Divorce Involving Violent Behavior

by Elizabeth Rayne
Domestic violence may affect the divorce process and outcome.

Domestic violence may affect the divorce process and outcome.

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Due to the traumatizing effect of domestic violence on both the victim parent and child, divorces involving abuse require special consideration by the court. Temporary orders for support and protection from abuse are available to a parent facing immediate danger, and parts of the reconciliation process can be waived. As the divorce process progresses, the documented violent behavior of a spouse can affect child support, visitation and even spousal support.

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Preparing for Divorce Actions

Before going to court for divorce actions, including custody or support hearings, it is important to document all violent behavior. To support your claims in court, you may keep copies of police reports, medical records or photographs. Abuse is considered grounds for divorce in most states, and it is important to indicate any violent behavior, even if you are filing on no-fault grounds. Evidence of abuse may influence the court's decisions regarding custody and support.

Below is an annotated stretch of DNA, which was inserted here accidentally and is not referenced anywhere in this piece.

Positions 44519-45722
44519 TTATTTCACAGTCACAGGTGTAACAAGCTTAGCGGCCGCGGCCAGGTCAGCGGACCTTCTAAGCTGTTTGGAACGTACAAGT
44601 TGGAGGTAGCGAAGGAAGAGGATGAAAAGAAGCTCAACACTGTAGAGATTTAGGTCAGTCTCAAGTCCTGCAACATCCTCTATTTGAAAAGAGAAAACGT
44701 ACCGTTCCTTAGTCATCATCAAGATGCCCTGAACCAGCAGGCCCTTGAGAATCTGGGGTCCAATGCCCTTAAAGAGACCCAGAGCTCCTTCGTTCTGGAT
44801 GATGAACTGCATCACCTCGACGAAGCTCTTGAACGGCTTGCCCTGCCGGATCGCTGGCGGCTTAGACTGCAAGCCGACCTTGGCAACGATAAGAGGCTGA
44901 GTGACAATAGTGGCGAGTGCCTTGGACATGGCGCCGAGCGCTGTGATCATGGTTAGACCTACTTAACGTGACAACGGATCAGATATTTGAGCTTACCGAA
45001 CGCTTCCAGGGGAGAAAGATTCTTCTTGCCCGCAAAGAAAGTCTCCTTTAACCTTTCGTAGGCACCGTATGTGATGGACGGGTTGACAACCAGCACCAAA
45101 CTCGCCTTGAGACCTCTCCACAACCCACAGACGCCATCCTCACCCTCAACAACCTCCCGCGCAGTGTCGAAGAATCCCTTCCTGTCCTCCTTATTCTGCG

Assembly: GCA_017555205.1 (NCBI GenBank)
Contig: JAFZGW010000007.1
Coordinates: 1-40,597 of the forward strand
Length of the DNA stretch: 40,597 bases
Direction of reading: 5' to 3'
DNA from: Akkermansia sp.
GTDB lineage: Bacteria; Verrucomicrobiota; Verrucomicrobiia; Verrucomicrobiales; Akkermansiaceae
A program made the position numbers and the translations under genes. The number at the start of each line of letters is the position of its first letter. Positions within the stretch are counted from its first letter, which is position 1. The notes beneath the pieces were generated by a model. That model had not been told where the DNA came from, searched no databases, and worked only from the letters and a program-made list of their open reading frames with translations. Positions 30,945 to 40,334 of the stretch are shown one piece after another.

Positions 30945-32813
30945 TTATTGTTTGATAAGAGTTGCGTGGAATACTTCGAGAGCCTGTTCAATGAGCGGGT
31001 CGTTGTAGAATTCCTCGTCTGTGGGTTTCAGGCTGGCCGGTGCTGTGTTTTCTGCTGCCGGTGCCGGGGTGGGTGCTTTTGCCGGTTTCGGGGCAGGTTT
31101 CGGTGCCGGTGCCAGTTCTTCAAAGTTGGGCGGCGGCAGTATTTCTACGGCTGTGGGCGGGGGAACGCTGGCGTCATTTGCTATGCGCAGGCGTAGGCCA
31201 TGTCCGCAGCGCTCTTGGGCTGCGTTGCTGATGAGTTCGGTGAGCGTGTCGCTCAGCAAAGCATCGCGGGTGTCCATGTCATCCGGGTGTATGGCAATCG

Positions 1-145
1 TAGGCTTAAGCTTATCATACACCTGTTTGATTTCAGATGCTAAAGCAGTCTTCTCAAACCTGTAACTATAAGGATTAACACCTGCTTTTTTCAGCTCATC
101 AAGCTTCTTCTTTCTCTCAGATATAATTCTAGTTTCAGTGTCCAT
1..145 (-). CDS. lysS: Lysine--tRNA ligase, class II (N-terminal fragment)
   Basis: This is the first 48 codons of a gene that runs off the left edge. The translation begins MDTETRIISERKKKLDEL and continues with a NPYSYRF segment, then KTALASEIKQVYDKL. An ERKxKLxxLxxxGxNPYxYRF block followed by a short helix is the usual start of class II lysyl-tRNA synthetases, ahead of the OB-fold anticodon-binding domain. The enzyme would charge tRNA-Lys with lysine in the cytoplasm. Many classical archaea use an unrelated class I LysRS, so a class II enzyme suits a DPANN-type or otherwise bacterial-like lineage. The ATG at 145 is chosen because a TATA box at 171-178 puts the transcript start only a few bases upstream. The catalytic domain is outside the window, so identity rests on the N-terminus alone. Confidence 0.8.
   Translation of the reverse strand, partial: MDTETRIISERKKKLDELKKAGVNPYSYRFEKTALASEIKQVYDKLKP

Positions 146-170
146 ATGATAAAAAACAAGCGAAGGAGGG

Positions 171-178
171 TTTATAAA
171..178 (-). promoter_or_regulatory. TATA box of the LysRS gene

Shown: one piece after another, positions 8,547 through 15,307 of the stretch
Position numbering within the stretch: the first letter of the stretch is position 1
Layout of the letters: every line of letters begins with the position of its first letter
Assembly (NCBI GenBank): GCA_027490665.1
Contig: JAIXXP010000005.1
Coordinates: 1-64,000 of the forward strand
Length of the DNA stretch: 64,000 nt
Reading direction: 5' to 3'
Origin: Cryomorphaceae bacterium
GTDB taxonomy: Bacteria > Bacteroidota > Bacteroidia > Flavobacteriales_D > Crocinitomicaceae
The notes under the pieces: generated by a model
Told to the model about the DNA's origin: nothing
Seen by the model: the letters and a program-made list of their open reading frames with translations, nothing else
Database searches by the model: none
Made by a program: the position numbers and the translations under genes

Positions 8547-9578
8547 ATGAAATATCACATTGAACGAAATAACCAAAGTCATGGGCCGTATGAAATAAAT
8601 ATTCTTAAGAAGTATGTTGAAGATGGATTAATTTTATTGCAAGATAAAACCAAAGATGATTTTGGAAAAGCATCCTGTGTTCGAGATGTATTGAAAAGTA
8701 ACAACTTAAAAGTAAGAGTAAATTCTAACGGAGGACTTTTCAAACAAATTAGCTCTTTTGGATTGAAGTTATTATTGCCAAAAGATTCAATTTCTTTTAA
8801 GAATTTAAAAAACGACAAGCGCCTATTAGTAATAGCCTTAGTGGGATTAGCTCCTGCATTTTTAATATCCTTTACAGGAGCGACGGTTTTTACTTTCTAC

Order of Protection and Temporary Support

In cases of abuse involving a spouse, a court may issue a restraining order, known in some states as an order of protection. You may also request a restraining order for your child. When obtaining the order, you may also request the other parent to pay temporary child support, medical bills and property damage that resulted from the abuse, household bills and mortgage payments. The court may also temporarily award you sole use of the car or home. Such provisions may be temporary until the final divorce decree is awarded.


When determining divorce, the court is generally concerned with what is in the best interest of the child. By presenting evidence of violent behavior, you may persuade the court that it is in the best interest of the child for you to have sole custody with only supervised visitation for the violent parent. The court may issue supervised visitation on a temporary basis, to give a professional an opportunity to observe the parent's interactions with the child. If the professional does not observe any problems, the court may drop the supervision requirement.

Spousal Support

In some states, the court will consider violent behavior when ordering spousal support. Generally, spousal support is based on the income of each party, and the capacity to earn income. You may present evidence that physical or emotional violence affected the victim's ability to pursue a career.


Frequently, spouses are required to attend a mediation in divorce cases. However, mediation is not appropriate where there is a history of domestic violence and an unequal power balance between the parties. In some states, you may simply opt out by requesting that the court waive mediation. Other states have a screening or assessment process in place to determine if the case is inappropriate for mediation.